Mont Saint Michel
Mont Saint Michel
During only one night, in a peaceful way and thanks to the whimsical river Couenson, Mont Saint Michel passed from Brittany to Normandy. This is a fact. In the year of 708, Archangel Michael appeared to Saint Aubert, the bishop of Avranches. His wish was to raise a great monastery. This is the legend. Myths and legends created a magnificent place that nowadays attracts yearly more than three million tourists. During the ages, many different constructions were added. The unfortunate last supplement - the bridge to the abbey, caused the silting of the bay. Presently, it is very difficult to see the island surrounded by the sea during the high tide. The cathedral with the golden figure of St. Michael is the main building on the island. There is only one street there, but incalculable number of stairs. It is very difficult to see the beauty of the place as the island is simply flooded by tourists. The entrance fee (from 9 to 13 eur) to the Cathedral is just an extortion.

Normandy countryside
Normandy countryside
Normandy has a very rich choice of places to stay. Main hotel chains have their units there. Usually, at the entrance to each town there are many indications on how to reach different hotels. In most of the cheaper hotels, the reception is open only few hours daily. After this time, automatic reception is the only choice. I slept in Premiere Classe hotels that have a very moderate price of 34 eur room/night (usually this price does not include breakfast). Other options are: Formule One, Etap, Ibis and more expensive Mercure or Kyriad. Another possibility is to sleep in boutique hotels in city centers. They are much more expensive but more charming. Usually they are run by one family for many years. It was in Normandy, that I had a funny situation. I went there without making any reservation ahead. Around midnight, I started to look for a place to sleep but everything was full. At 3 am, having no other choice I decided to spend the night in my car, on the gas station parking.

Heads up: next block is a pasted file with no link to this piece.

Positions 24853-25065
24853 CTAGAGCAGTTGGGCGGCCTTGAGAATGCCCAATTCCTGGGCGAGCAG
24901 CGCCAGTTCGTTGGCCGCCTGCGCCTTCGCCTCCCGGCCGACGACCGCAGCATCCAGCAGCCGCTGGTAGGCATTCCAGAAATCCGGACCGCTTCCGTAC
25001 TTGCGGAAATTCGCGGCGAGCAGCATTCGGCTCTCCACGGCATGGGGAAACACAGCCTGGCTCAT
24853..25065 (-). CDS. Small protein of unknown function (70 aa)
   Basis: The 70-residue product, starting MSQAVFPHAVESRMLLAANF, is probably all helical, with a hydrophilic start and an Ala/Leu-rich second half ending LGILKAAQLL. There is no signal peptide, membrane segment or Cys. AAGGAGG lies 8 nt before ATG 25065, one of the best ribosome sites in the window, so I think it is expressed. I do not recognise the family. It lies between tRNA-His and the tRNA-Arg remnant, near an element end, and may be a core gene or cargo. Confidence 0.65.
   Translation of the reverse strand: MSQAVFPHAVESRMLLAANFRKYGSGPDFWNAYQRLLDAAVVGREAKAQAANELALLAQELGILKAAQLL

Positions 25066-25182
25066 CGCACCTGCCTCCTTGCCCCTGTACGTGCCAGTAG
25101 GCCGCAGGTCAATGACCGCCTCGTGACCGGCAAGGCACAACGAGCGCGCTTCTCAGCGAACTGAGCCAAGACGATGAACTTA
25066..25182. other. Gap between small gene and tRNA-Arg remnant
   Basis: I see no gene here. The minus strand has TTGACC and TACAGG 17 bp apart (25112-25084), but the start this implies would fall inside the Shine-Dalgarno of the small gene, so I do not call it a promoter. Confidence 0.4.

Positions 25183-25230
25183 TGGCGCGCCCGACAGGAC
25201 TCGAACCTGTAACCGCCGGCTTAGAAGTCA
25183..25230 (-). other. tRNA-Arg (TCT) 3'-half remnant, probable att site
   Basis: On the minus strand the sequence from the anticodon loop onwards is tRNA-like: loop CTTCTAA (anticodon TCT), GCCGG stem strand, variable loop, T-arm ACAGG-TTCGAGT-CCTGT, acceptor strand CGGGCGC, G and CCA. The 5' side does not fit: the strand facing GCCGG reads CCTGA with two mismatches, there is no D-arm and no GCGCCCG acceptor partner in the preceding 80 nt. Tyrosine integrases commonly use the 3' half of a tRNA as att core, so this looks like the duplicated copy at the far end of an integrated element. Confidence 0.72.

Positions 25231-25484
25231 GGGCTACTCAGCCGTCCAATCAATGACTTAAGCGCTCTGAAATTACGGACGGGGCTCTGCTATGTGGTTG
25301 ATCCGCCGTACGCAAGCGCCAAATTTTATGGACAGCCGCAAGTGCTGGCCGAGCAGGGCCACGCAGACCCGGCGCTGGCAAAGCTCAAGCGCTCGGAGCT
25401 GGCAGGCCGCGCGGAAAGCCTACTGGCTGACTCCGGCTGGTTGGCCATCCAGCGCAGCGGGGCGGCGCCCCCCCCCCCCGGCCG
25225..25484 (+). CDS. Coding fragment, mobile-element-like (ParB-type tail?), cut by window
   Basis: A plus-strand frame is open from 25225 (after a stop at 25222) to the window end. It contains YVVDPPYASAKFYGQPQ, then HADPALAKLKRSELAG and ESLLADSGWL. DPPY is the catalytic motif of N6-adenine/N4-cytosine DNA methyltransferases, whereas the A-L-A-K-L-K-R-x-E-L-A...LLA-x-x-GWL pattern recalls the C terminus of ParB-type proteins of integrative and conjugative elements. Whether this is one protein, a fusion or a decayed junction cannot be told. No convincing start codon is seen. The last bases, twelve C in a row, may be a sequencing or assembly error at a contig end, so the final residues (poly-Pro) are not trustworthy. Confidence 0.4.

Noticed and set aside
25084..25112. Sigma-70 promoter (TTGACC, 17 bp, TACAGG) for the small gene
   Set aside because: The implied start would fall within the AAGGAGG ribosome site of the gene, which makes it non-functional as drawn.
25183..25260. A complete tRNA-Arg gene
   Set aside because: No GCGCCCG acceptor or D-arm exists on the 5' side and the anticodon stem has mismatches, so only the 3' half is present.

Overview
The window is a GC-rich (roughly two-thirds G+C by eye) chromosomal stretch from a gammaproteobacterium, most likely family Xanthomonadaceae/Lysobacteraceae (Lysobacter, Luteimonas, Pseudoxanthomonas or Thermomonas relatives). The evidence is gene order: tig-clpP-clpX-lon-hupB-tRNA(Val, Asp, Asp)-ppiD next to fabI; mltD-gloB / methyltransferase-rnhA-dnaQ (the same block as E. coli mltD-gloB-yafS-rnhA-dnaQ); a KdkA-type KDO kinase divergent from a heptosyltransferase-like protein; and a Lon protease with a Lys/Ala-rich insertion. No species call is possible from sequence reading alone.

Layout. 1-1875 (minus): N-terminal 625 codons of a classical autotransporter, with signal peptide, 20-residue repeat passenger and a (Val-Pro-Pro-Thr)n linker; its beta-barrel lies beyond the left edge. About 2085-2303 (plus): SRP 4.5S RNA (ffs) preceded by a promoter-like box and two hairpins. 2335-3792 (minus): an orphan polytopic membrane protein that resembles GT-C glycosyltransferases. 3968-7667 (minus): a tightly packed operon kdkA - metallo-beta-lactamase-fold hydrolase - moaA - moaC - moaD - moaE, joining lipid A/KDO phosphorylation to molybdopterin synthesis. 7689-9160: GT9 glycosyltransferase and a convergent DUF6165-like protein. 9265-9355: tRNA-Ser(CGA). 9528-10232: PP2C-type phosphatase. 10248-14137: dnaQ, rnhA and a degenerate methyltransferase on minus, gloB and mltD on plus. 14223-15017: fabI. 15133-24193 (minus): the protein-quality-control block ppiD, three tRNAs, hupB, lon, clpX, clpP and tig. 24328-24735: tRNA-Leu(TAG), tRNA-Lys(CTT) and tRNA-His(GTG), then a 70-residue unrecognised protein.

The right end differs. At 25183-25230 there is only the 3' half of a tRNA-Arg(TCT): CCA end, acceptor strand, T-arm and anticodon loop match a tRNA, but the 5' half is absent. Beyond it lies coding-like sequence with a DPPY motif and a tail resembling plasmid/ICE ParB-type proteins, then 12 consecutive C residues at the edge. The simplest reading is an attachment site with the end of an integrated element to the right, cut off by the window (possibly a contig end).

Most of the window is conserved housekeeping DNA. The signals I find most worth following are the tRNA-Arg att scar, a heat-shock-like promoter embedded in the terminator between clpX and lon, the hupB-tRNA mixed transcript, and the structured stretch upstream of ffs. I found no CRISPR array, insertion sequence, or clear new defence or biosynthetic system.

Côte d'Albâtre
Côte d'Albâtre
The chalk cliffs of Côte d'Albâtre (The Alabaster coast) are the biggest natural wonder of Normandy. Etretat is the best place to see the coast in all its glory. It is a small sea resort, surrounded by high rock formations. It was also a favourite spot for painters; Curbet, Corot and Monet were frequent visitors. In addition M.Leblanc's novel "The Hollow Niddle" is placed here. From many rock formations the best known are the "Portes" (the doors) - the "Porte d'Aval", the "Porte d'Amont", "the Manneporte" (which is not visible from the town) and "Aiguille" (the needle). I loved the most the formation that looked like an elephant. The town has rocky beach from which, during the low tide, it is possible to have a walk between the rocks. The Etretat cliffs are similar to the ones in Dover. In the city it is worth to see the church from XI century, the wooden market hall and the rich mansions. A long walk on top of the cliffs won't leave anyone indifferent as the views are breathtaking.

Abbaye aux Hommes in Caen
Abbaye aux Hommes in Caen
Caen once was the capital of the Kingdom of Normandy, a place from where the Norman army left to conquer England. As a main transport hub in Normandy, the city was crucial during the operation Overlord in 1944. Liberation came with a huge price to pay, with more than 60% of the city destroyed. Fortunately, many of the buildings were rebuilt and some of the destroyed ones were left as memorials. The Castle of Caen is the biggest structure in the city. Unfortunately there is not much to see, except impressive walls and ramparts and a few small buildings. Nowadays the castle hosts a Museum. Other famous places to see are the two abbeys, both founded by queen Mathilde in the XI century. The "Abbaye aux Hommes" was rebuilt after heavy damages and together with St. Etienne church are the prettiest buildings in the city. The grave of William the Conqueror is there. The second "Abbaye aux Dammes" is another huge complex. The ruins of the church of St-Étienne le Vieux captivate with its beauty.

A restaurant
A restaurant